Tuesday, August 22, 2006

Nanase Aikawa

Old school action. Nanase Aikawa was big in the mid-90's; she had kind of a 'tough' reputation (okay, this is relative 'tough' for what we're talking about here) and considered herself a serious rock singer. Marty Friedman from Megadeth also joined her crew and wrote a bunch of wanky guitar solos for her. (Remember him from the 'Rust in Peace' album? With that Hangar 18 song? No? Uhh...well...)

Saturday, August 19, 2006

Moon Kana ムーン香奈

"KANA is a fairy that lives in the forest, sings about humans, and makes stuffed animals and clothes. The forest is in space, on Saturn. Her hair color changes depending on the season and her mood. "

Thursday, July 20, 2006

Thursday, April 13, 2006

Koda Kumi's 4-part music video miniseries: YOU, FEEL, LIES, SOMEDAY

While speaking about using music videos to inspire myself when planning the visual looks of a film, I posted Koda Kumi's 倖田來未 beautifully shot 'You' music video because I was amazed by it. But most of all, I was really intrigued by the fact that it unfolded like a short film (I'm pretty into plot-driven music videos, actually), and when I realized that there are continuations to the 'You' music video. I went off to look for them, and I finally did, and arranged them into sequence so that you peeps can the music videos, and get the whole damned thing.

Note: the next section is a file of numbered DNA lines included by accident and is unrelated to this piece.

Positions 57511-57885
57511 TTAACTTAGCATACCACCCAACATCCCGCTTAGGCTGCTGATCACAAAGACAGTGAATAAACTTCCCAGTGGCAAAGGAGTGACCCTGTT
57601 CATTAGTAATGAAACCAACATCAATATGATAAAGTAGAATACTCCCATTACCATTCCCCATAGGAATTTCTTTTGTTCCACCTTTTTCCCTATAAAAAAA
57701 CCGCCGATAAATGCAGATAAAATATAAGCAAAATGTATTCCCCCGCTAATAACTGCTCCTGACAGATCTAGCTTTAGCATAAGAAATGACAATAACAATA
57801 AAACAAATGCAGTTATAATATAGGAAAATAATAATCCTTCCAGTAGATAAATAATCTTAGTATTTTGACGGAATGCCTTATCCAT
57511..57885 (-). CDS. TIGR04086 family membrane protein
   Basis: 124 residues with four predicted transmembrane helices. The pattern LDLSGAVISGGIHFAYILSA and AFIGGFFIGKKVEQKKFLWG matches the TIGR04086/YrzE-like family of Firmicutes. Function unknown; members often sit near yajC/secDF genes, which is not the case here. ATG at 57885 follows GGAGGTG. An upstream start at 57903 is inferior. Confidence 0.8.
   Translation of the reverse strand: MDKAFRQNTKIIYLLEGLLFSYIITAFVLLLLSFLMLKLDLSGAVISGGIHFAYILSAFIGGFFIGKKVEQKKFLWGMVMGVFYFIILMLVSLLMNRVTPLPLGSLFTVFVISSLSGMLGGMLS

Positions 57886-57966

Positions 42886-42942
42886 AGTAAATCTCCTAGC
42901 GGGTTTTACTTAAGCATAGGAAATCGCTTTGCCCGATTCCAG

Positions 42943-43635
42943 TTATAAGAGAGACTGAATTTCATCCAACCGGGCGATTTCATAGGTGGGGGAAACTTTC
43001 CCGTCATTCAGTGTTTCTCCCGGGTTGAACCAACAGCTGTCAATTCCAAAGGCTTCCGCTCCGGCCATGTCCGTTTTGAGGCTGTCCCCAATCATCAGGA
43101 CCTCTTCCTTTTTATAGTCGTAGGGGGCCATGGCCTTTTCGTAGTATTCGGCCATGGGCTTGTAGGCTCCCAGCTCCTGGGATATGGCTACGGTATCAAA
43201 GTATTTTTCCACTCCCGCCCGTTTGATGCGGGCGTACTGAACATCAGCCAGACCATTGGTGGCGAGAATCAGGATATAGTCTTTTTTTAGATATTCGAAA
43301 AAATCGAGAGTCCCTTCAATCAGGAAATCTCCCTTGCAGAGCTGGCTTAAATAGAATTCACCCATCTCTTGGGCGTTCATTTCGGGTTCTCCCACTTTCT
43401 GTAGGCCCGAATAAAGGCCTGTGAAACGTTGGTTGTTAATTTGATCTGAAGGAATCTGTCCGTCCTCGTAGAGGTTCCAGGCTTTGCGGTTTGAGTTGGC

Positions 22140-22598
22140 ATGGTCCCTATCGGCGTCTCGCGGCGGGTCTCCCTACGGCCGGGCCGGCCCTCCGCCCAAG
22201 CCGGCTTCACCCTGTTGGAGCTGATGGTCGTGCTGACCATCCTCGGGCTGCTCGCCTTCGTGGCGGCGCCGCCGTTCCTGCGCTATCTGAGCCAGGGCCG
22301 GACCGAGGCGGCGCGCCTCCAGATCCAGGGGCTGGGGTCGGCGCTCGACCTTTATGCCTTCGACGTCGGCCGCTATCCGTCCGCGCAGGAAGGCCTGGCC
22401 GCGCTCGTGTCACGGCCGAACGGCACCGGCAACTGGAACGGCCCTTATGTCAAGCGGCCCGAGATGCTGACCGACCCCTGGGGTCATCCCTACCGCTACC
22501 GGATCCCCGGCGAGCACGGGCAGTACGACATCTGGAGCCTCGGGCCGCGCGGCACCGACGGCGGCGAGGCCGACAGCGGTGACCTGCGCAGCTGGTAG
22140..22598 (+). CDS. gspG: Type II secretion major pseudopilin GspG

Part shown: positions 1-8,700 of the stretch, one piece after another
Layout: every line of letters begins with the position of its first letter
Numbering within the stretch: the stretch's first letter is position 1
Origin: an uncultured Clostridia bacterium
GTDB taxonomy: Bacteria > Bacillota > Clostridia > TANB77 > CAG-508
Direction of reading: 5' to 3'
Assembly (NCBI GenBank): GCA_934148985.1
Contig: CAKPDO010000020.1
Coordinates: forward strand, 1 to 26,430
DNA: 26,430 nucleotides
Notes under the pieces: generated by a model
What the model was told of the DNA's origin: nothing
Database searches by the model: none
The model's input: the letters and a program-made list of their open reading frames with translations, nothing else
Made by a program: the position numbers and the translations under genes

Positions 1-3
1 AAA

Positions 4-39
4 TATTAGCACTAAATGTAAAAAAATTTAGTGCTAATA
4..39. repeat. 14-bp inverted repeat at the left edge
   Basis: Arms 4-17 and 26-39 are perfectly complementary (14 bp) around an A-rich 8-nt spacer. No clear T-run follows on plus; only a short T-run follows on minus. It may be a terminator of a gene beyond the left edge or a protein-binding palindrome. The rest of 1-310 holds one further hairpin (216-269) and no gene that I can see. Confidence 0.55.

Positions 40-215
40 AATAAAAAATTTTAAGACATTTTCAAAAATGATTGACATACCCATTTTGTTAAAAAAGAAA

Saturday, September 17, 2005

Ayumi Hamasaki Poetry

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So I've been getting into this poetry shit more and more lately. Started when I decided to write a poem for my girlfriend on our anniversary and, upon looking at the result, decided it was formally a little better than it had to be, not just the unstructured sentimental crap I was expecting I'd put out. I'd been intimidated into not even trying for too long by the disastrous rubbish I put out in my teens, not to mention the intimidation produced by by genuine poets who had a better grasp of meter, villanelle forms, etc. That, and Dan Schneider's fierce but accurate criticisms of anyone and everyone.
But I realized that if I didn't worry about whether what came out was going to be crap or not, things got a lot easier. This approach is what eventually led to the Xiaxue poem. I saw Xiaxue towering in my mind as a colossal figure, so in order to assess the impact of this, I decided I needed to go for the most overblown classical metaphors and phrasings possible. Even the abca rhyme scheme allowed for the delayed release of the buildup of long lines. It was self-consciously ridiculous excess, and while the resultant poem wasn't what I'd call great, I will say that motivating its production was probably the most important thing Xiaxue will accomplish in her life.